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The 50 Golden Rules of Parenting

As soon as you announce you are pregnant, everyone is a childcare expert, bombarding you with advice on sleep, feeding, tantrums...you name it.
Here is a list of the best pieces of real-life parenting advice and collective experience.
  1. Love your child. It’s that simple, and it’s the greatest gift you can give.

  2. Ignore ‘how to’ books. Your child is a human being, not a list on a page and should be treated as an individual.

  3. Keep rewards well hidden from the kids for when the going gets rough.

  4. Be consistent. Make sure your child knows the rules, the boundaries and the consequences of bad behaviour and stick by those rules.

  5. Have rules and routine so your child knows what to expect.

  6. Be 'Team Parent' and back each other up. If one partner can't or won’t be in the team, just do the best you can.

  7. Don’t make idle threats or your child will soon know that they can walk all over you. Carry out any punishments, but do make sure punishments don’t impinge on your good time!

  8. Don't compare your child to another child. Everyone is different and special in their own way so celebrate their individuality.

  9. Don’t make promises if you can’t keep them. Instead, say, ‘I’ll try my best’.

  10. Do not bribe but do give small treats for good behaviour. It’s much better than spoiling a child.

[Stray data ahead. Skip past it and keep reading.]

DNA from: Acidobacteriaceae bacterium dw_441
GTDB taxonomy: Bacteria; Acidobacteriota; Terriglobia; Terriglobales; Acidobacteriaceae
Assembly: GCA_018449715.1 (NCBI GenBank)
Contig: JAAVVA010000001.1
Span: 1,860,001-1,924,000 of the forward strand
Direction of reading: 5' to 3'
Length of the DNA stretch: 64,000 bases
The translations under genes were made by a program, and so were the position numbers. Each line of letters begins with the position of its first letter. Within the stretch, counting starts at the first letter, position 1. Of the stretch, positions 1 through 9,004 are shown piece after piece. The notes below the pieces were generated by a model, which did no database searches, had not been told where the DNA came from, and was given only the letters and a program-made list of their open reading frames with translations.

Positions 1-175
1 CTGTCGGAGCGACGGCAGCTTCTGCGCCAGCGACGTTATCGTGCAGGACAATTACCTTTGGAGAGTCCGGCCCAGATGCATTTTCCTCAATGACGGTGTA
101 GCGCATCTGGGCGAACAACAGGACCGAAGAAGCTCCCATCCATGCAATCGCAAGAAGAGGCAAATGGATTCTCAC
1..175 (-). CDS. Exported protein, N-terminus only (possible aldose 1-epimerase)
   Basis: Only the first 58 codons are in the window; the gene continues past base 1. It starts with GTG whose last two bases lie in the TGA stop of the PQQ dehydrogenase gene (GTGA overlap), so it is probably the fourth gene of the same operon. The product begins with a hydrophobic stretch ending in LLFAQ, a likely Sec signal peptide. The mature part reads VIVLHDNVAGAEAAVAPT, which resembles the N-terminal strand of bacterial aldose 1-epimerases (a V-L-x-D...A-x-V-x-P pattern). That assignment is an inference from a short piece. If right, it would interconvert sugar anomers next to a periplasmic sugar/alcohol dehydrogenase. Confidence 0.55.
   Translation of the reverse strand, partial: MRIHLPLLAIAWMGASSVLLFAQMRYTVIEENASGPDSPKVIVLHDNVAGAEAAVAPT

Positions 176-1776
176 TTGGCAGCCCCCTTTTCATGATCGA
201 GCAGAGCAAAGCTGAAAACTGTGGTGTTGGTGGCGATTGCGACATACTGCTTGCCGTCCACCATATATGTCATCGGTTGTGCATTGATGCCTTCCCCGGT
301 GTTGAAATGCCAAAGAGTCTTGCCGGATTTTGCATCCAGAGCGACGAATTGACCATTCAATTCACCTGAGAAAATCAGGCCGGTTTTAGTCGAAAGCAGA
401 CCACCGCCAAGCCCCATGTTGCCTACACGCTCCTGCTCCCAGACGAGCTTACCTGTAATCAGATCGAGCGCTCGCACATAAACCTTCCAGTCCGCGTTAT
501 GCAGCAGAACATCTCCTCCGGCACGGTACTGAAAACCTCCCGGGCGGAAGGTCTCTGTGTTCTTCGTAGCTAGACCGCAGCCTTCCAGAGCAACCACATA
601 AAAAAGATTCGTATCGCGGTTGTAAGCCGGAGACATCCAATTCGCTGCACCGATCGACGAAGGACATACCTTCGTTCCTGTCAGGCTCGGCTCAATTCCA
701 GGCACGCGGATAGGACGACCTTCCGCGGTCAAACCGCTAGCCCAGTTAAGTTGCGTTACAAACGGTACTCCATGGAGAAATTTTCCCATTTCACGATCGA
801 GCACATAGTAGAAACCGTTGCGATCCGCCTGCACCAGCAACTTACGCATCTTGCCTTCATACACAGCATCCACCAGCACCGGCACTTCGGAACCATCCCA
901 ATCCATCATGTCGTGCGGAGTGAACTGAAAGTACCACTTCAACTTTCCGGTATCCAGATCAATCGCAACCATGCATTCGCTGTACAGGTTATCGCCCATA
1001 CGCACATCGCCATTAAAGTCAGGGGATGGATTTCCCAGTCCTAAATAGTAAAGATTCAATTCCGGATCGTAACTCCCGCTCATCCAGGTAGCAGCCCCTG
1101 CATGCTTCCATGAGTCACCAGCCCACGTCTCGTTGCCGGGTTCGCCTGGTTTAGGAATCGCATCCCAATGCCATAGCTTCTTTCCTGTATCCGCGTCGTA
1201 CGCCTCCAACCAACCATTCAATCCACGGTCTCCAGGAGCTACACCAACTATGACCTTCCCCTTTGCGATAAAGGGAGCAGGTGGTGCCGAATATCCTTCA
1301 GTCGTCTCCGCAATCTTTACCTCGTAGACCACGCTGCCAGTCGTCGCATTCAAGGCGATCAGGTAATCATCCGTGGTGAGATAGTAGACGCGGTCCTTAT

11. Remember to lead by example – show them the right way to do things and how you expect them to behave by doing so yourself.

  12. Put the hard work in while they're still little to save yourself a lot of problems later on.

  13. Real life parenting doesn’t have a rule or guide book - you will continue to learn new parenting skills day by day.

  14. Always trust your intuition.

  15. Remember to praise them and tell them that you're proud of them. Don’t reserve praise for winning – praise for taking part, trying or doing the right thing. Children respond well to positivity.

  16. "No" is a complete answer for a parent to give. It doesn't need to be excused, apologized for or explained. It’s okay to say no!

  17. Explain the rationale behind any decision once, and then don't entertain any further conversation. When the answer is no, it must remain no.

  18. Spend time with your children, even if it does mean that the housework doesn't get done as much as you would like.

  19. Do not talk about your child in his presence as if he doesn't understand what you are saying.

  20. Don’t take a child for granted – you are lucky to have them. Even if it is a struggle to appreciate that at 4.30am on a Sunday morning.

  21. Allow your child to learn things on their own.

  22. The TV is not a parent. No matter how much you wish it were.

  23. Remember to talk to your children, not over their heads.

  24. Admit you are wrong or apologise when you've made a mistake. If they never see you apologise for bad behavior they can't be expected to do so too.